A communication standard known as “10 GBase-T” is closely related to the scope of the present invention. 10 GBase-T uses four twist pairs as communication media. Also, 10 GBase-T uses a modulation scheme known as “DSQ-128,” which can be viewed as a special type of PAM. 10 GBase-T uses a special type of transmitter-side equalization known as “THP pre-coder” to pre-equalize the multi-level signal for compensating beforehand the distortion expected to be caused by the twist pair. Besides, between the two transceivers involved in a 10 GBase-T communication link, one must act as “master” while the other must act as “slave.” The master transceiver transmits data to the slave transceiver in a timing (and data rate) that the master transceiver determines itself. The slave transceiver must detect the timing (and data rate) and base on the same timing (and data rate) to transmit data to the master transceiver.

What is needed is a method of timing control for a 10 GBase-T transceiver, be it master or slave.

BRIEF SUMMARY OF THIS INVENTION

In an embodiment, a method for controlling a timing for a multi-channel full-duplex transceiver is disclosed, the method comprising: generating a first clock and a second clock, where a frequency of the second clock is equal to a frequency of the first clock times I/D, where I and D are integers and I is greater than but prime to D; transmitting in parallel a plurality of outgoing symbols sequence in accordance with a timing defined by the first clock; receiving, sampling, and equalizing in parallel a plurality of incoming signals in accordance with a timing defined by the second clock to generate in parallel a plurality of equalized signals, respectively; and converting in parallel said refined signals into a plurality of refined signals, respectively, in accordance with a timing defined by the first clock.

BRIEF DESCRIPTION OF THE DRAWINGS

FIG. 1 shows a full-duplex communication system.

FIG. 2A shows a functional block diagram of a 4-channel full-duplex transceiver in accordance with an embodiment of the present invention.

FIG. 2B shows a functional block diagram of a 4-channel full-duplex transceiver in accordance with an alternative embodiment of the present invention.

DETAILED DESCRIPTION OF THIS INVENTION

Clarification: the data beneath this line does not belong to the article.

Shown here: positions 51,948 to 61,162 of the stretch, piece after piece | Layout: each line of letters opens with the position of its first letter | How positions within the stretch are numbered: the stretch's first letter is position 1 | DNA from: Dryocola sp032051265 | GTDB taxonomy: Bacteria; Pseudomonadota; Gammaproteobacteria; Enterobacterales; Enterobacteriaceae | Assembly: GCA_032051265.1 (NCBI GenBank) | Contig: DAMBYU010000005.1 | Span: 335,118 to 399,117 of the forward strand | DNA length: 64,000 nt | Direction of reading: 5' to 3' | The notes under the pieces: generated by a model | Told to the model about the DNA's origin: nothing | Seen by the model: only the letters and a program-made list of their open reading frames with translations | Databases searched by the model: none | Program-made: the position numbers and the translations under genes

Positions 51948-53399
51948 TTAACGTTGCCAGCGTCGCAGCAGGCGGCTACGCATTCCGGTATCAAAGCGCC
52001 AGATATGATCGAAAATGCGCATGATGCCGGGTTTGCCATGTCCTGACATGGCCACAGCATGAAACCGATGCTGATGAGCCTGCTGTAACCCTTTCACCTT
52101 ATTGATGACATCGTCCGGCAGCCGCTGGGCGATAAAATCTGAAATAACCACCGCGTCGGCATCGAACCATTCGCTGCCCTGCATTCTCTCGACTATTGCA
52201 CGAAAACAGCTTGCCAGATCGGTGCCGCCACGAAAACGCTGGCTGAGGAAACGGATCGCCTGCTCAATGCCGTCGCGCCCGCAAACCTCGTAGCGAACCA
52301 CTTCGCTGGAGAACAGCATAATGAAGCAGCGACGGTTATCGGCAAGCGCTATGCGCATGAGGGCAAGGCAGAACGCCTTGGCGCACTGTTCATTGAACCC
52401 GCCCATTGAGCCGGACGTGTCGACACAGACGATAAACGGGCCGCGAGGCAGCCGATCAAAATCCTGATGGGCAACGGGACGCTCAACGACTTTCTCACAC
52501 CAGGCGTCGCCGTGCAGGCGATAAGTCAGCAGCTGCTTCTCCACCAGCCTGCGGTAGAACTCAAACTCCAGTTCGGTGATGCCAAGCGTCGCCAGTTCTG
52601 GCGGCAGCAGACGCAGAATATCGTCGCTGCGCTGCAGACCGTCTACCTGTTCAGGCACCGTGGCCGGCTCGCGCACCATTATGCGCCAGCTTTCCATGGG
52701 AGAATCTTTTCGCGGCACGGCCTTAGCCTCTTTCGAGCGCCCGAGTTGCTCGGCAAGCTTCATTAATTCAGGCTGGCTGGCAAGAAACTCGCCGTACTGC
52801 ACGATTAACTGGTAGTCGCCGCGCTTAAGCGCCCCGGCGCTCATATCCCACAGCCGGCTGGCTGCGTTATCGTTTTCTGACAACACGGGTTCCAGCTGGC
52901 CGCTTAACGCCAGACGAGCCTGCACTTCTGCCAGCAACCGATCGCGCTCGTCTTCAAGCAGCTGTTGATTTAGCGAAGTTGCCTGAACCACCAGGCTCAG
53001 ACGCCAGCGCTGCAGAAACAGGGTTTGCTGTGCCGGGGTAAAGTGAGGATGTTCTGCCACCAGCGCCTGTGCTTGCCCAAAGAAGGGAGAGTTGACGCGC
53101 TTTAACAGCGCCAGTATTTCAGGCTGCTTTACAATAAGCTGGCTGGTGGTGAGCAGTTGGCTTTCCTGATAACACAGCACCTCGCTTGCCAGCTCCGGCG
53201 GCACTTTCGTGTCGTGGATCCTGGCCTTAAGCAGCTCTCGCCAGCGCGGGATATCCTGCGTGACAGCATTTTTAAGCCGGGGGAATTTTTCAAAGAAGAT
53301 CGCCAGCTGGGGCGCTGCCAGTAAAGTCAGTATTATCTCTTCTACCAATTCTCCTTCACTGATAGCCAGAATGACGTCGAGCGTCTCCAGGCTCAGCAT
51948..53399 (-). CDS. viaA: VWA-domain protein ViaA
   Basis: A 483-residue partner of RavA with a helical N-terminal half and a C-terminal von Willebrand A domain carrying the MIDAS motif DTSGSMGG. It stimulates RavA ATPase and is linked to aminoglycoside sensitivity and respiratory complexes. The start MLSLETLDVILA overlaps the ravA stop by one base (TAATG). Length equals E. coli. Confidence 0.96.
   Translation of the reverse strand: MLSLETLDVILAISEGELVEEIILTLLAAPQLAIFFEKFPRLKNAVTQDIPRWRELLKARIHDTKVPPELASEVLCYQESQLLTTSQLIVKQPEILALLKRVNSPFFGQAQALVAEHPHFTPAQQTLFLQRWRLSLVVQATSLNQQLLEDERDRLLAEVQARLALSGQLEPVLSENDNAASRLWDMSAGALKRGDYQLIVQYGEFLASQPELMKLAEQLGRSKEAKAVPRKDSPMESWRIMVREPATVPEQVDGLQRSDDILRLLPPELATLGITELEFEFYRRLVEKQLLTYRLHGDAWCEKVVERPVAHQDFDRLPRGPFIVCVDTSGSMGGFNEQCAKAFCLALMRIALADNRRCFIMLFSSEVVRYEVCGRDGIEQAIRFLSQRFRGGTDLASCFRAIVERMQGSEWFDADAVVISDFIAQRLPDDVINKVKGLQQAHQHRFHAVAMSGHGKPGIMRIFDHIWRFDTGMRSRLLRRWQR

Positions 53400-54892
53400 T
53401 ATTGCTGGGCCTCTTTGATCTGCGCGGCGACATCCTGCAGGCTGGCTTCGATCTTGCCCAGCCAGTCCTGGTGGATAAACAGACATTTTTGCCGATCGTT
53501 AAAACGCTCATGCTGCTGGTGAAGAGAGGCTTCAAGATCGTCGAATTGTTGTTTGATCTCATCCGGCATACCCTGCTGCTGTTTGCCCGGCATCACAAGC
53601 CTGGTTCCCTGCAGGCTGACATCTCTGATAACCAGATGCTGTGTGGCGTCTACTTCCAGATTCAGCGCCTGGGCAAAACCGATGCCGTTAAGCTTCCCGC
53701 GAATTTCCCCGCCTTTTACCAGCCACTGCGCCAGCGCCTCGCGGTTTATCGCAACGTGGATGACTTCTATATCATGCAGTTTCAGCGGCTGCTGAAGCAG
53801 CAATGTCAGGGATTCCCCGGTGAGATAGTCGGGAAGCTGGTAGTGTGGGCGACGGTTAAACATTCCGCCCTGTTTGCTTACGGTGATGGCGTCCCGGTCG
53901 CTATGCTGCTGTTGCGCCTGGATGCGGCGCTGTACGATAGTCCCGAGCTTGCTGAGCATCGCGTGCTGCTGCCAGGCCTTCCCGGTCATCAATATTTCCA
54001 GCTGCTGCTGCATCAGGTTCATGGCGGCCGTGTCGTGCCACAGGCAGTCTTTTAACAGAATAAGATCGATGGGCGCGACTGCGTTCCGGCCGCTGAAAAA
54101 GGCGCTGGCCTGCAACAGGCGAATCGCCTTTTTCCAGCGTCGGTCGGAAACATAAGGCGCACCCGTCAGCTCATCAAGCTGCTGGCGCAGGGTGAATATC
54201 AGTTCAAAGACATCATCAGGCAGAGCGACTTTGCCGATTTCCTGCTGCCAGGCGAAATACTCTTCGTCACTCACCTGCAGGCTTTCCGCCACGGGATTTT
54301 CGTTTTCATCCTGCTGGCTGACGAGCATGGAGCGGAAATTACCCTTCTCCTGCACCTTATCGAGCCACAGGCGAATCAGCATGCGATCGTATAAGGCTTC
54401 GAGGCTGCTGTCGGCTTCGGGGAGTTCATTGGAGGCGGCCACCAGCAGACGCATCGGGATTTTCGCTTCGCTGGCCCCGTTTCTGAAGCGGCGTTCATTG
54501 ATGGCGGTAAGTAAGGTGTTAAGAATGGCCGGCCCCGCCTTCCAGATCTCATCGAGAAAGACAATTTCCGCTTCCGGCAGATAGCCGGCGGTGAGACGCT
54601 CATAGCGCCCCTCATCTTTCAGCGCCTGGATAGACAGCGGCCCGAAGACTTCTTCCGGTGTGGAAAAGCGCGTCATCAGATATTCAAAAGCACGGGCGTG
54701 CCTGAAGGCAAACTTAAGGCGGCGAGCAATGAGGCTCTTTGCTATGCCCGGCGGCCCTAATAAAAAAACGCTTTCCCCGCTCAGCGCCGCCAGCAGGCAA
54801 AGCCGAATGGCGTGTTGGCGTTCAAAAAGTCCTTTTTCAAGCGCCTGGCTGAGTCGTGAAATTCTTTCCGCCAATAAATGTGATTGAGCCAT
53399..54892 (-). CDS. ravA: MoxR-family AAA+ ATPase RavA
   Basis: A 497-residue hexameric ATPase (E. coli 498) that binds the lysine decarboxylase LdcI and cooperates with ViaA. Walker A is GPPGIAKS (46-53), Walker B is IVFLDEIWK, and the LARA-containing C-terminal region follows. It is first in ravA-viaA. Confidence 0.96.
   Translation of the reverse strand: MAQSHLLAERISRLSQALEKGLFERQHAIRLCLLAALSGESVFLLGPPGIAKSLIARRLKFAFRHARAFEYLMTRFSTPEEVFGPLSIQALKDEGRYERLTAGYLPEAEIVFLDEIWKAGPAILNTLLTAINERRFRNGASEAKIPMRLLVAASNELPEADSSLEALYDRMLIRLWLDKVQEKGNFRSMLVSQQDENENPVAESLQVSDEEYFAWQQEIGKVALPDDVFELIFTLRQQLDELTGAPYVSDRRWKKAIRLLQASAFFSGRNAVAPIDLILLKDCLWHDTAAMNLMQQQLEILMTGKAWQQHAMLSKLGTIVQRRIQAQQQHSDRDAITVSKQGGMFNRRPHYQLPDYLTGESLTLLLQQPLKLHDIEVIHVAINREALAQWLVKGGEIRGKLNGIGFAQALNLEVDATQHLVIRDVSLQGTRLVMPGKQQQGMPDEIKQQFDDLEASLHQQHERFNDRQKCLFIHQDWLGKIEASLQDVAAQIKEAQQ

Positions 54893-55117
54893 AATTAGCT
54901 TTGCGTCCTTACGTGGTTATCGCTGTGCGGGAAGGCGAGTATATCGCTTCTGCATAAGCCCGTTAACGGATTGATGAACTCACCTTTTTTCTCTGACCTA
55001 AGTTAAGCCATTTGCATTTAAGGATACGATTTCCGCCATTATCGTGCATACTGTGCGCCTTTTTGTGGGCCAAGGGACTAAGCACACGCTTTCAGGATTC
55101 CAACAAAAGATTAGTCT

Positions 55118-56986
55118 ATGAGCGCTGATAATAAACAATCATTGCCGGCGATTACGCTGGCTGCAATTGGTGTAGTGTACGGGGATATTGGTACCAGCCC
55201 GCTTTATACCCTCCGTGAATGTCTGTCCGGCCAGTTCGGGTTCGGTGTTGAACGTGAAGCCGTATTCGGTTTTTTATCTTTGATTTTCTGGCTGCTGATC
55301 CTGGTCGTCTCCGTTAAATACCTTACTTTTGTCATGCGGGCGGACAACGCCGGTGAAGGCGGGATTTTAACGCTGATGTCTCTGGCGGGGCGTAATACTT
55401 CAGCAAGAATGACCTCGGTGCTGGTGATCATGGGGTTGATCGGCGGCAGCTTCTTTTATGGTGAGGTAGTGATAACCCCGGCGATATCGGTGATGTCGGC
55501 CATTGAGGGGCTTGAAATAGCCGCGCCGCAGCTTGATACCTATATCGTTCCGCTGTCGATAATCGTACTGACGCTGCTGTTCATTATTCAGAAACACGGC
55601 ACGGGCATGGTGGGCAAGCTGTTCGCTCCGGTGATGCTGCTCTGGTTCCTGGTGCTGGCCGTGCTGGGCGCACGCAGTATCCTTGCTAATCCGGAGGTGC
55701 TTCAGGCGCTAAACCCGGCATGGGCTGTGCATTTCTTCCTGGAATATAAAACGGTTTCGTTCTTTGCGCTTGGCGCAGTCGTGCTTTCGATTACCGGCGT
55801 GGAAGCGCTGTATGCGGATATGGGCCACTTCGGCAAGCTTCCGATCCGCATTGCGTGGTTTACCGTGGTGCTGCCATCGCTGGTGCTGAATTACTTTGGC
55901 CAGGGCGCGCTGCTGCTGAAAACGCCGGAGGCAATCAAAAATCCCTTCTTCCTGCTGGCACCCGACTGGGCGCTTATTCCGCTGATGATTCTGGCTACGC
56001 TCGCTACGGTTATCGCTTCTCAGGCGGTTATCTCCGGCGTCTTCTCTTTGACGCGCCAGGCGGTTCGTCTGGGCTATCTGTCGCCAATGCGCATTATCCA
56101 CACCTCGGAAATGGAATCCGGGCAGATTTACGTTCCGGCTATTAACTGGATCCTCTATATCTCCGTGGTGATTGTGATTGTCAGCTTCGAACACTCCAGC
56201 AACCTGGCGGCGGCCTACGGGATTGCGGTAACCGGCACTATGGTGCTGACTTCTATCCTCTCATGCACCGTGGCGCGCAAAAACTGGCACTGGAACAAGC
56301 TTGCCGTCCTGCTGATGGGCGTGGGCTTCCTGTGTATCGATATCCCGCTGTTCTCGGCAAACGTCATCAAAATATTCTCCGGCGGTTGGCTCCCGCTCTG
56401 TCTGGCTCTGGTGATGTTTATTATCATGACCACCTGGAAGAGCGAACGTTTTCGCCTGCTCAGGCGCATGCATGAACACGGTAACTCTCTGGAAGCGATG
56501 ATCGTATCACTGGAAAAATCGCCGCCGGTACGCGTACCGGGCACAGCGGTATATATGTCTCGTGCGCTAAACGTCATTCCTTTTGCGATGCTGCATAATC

The present invention relates to timing control of transceiver, in particular to all-digital timing control for multi-channel full-duplex transceiver. While the specifications described several example embodiments of the invention considered best modes of practicing the invention, it should be understood that the invention can be implemented in many ways and is not limited to the particular examples described below or to the particular manner in which any features of such examples are implemented. In other instances, well-known details are not shown or described to avoid obscuring aspects of the invention.

A 4-channel full-duplex PAM transceiver 200 in accordance with the present invention is depicted in FIG. 2A. The four channels are labeled by identifiers A, B, C, and D, respectively. Transceiver 200 comprises: four hybrid circuits 210A˜D (hereafter, the form “210A˜D” refer to 210A, 210B, 210C, and 210D) for interfacing with four media-dependent interfaces MDIA˜D (hereafter, the form “MDIA˜D” refer to MDIA, MDIB, MDIC, and MDID, where the superscript denotes the channel identifier); four RX LPF (receiver low-pass filter) 212A˜D for filtering four incoming analog signals rA˜D picked up from the four media-dependent interfaces MDIA˜D via hybrid circuits 210A˜D, respectively, to generate four filtered incoming signals xA˜D, respectively; four ADC (analog-digital converters) 220A˜D for converting the four filtered incoming signals xA˜D into four digital signals yA˜D, respectively; a four-channel FSE (fractionally-spaced equalizer) 222 for equalizing the four digital signals yA˜D into four equalized signals wA˜D; four SRC (sampling rate converters) 230A˜D for converting the four equalized signals wA˜D into four synchronized signals vA˜D; four summation circuits 240A˜D for subtracting four cancellation signals aA˜D from the four synchronized signals vA˜D to generate four refined signals zA˜D, respectively; four decision devices 242A˜D for receiving the four refined signals zA˜D and generating four hard decisions HDA˜D and four soft decisions SDA˜D, respectively; a four-channel canceller CAN 244 for receiving four transmit symbols TSA˜D and generating the four cancellation signals aA˜D; four DAC (digital-to-analog converter) 246A˜D for converting the four transmit symbols TSA˜D into four outgoing analog signals bA˜D, respectively; four TX LPF (transmitter low-pass filter) 214A˜D for filtering the four outgoing analog signals bA˜D to generate four filtered outgoing signals sA˜D, respectively, to be launched into the media-dependent interfaces MDIA˜D via hybrid circuits 210A˜D, respectively; a TED (timing error detector) 248 for receiving hard decision HDA and soft decision SDA and generating a first timing error signal TE0; and an ADPLL (all-digital phase lock loop) 250 for receiving the first timing error signal TE0 and a reference clock REF and for generating a first clock CLK1 and a second clock CLK2. The first clock CLK1 is used for clocking the digital circuits in the transmitter (including DAC 246A˜D) and a back-end of the receiver (including summation circuits 240A˜D, decision circuits 242A˜D, canceller 244, and TED 248). The second clock CLK2 is used for clocking the digital circuits in a front-end of the receiver, including: ADC 220A˜D and FSE 222. Note that SRC 230A˜D works across the two clock domains (CLK1, CLK2): its inputs are in the second clock CLK2 domain, while its outputs are in the first clock CLK1 domain.